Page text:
I am thankful that when I have made mistakes I have had opportunities to recover and learn and try again.

I am thankful for the friendship and love I have received over the years from people whom I have loved and cherished and also sometimes from complete strangers.

I am thankful for the world around me, the beautiful buildings with their amazing stories, the sea and the landscape, the weather and all that is nature, from the humble daisy to a seascape at sunset.

When we take time to think about what makes us glad, we are able to remember that value and worth are not necessarily linked to money.

Namaste.

©Alison Jean Hankinson

Being able to give… the greatest blessing.

I can smile and skip and scurry in hurry along the winding road

I can speak, chide and compliment and listen to lighten your load

I have food work and sustenance and a humble comfortable abode.

 

I am blessed with unfaltering hope and love and wings to fly

And distant dreams to share and amazing opportunities to try

And firm friendships love and family that death will always defy.

 

My family are a blessing and they give me hope each and every day

When I am lost they give me sense of purpose and help me find my way

They are my anchor in stormy weather when I would rather run away.

 

May you find your inner strength in the gifts of love you receive

May you give back compassionately to those who are in need

And remember that the most bountiful blessing is in the deed.

 

Alison Jean Hankinson

This was created in response to Paul Scribbles poetics challenge for d’Verse on the theme of blessings.

 

5 things I learned from practising Mindfulness

Be present
Practise Meditation
Accept pain and suffering

I guess it probably does seem like the in thing. I started my journey in 2011, when a wonderful duo Elke Radewald and Dr Rutger de Ridder offered me the opportunity to participate in a pilot programme of MBSR at Whangarei Base Hospital. They were lovely people and it was a fabulous and at times slightly challenging opportunity.

What does MBSR stand for? It means Mindfulness Based Stress Reduction and the practice was pioneered and promoted by Jon Kabat Zinn. In medical or clinical realms, the stress reduction is largely linked to dealing with and managing pain. For me, it was a golden opportunity that I will always be eternally grateful for being fortunate to participate in as it did indeed help me to accept and live with chronic pain.

There were about a dozen of us in the pilot and we all had different health problems that involved debilitating chronic pain that was interfering with normal life, at the time I was actually using morphine daily as well as high dose steroids to deal with an unusual presentation of inflammatory arthritis. The actual process involved active meditation and practising meditation on a regular basis and this proved to be very difficult for some of the clients to accept, they had significant pain stories and had often experienced discrimination and been challenged by health professionals about the “reality” of their conditions and they therefore were more keen to express their pain and frustration rather than practice mindfulness meditation. About 8 of us made it through to the end. By the end I was able to ditch the morphine. So for me the act of meditation and mindfulness successfully enabled me to accept and live with the pain I was experiencing.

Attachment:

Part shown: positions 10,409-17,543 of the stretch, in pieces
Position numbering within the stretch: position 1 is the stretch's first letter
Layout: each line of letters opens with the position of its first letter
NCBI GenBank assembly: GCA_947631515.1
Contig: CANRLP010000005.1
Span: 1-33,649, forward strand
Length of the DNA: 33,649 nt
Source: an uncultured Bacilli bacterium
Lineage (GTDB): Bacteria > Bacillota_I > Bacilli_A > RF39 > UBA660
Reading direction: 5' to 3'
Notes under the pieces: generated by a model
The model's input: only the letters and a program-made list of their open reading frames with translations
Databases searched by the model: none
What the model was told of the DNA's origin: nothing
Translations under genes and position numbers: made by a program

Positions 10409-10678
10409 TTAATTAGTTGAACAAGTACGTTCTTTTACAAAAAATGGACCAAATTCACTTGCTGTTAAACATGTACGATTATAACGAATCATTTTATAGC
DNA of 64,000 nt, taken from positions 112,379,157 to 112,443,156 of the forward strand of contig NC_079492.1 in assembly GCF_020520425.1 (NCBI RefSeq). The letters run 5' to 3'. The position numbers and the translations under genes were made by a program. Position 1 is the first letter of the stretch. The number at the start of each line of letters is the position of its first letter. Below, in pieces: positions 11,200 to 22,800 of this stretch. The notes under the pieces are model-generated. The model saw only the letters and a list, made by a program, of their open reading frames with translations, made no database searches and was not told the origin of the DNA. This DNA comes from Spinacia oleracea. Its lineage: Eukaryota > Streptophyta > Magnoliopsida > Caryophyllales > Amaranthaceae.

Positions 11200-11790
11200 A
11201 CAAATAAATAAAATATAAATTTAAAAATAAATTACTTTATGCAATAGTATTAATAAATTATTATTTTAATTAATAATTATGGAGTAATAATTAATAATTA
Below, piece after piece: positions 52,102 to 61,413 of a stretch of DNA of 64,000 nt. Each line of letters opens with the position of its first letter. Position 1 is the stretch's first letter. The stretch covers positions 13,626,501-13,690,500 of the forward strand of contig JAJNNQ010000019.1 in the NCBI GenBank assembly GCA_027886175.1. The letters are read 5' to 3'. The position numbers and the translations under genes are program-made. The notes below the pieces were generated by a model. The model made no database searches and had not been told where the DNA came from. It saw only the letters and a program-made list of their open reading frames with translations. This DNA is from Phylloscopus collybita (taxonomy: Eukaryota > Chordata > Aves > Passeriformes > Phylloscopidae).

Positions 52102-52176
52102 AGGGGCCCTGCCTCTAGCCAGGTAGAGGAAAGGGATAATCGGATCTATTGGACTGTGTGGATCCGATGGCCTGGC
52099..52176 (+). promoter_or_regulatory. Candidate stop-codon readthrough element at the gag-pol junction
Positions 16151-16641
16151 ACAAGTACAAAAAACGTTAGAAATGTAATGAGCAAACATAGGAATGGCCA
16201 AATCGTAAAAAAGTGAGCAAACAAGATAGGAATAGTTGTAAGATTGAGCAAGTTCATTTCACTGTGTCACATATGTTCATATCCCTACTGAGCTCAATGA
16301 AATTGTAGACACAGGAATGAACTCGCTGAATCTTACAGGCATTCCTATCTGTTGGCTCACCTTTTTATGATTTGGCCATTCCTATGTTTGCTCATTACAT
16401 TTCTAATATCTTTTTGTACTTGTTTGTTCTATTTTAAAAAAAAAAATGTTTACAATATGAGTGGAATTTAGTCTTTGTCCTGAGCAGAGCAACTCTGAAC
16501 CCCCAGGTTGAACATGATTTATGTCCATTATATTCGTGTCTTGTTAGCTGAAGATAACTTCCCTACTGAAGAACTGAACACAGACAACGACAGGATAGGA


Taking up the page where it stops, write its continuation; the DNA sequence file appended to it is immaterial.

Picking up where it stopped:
How did it do that? Firstly I am not a clinician, so my answers here stem from my personal understanding and experiences and not scientific evidence based material. I think that the practice of meditation alters your biophysical responses. In a sense, it resets a balance and creates some form of internal homoeostasis. I think it might be the relaxation and controlled breathing that lowers blood pressure, heart rate and has a marked effect on chemicals released by the brain and their consequent uptake and for whatever reason this enables a resetting of the body’s pain sensory mechanisms. I had a flare of inflammatory arthritis that affected a significant number of joints and the simultaneous pain from this overwhelmed my pain sensory system, the pain was so great. Within the mindfulness training, it was made clear that the goal was to accept and embrace the pain, not an easy thing to learn how to do when all you want is for it to go away. However, it can be done.

By meditating and controlled breathing and accepting the pain I was able to experience one single pain-free breath and recognise it for what it was. One pain-free breath can be increased to two and so on. When one accepts that there are moments that are painful and moments that are pain-free one is able to let them go. Somehow by letting them go you reset the clock.

I still go back to active meditation when I experience periods of pain and still benefit from the training I received.